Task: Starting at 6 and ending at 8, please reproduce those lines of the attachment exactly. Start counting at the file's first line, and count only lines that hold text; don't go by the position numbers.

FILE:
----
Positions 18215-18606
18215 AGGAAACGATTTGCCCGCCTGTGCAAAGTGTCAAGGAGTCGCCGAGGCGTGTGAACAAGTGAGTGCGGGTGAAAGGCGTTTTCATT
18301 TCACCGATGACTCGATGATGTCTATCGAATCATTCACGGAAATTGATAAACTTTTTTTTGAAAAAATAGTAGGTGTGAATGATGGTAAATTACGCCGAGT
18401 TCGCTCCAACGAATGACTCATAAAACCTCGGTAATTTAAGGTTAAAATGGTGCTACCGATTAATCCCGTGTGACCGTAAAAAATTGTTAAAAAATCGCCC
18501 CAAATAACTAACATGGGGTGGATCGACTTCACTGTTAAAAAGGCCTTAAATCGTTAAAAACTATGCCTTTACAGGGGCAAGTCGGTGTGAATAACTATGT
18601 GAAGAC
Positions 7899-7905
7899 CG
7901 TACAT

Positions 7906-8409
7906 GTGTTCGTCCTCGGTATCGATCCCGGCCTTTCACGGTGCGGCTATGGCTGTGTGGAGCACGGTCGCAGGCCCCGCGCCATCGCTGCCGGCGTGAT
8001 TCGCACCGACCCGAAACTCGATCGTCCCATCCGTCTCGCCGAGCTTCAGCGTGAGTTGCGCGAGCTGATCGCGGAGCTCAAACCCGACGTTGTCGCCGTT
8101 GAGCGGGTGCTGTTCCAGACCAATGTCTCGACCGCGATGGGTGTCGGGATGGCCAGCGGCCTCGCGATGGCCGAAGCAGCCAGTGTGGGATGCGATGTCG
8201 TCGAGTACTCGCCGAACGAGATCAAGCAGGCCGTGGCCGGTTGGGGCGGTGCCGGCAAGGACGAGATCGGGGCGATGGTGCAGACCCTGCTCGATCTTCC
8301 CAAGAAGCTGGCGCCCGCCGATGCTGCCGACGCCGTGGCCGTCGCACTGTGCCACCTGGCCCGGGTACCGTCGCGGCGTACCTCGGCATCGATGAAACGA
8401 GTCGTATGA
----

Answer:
18601 GAAGAC
Positions 7899-7905
7899 CG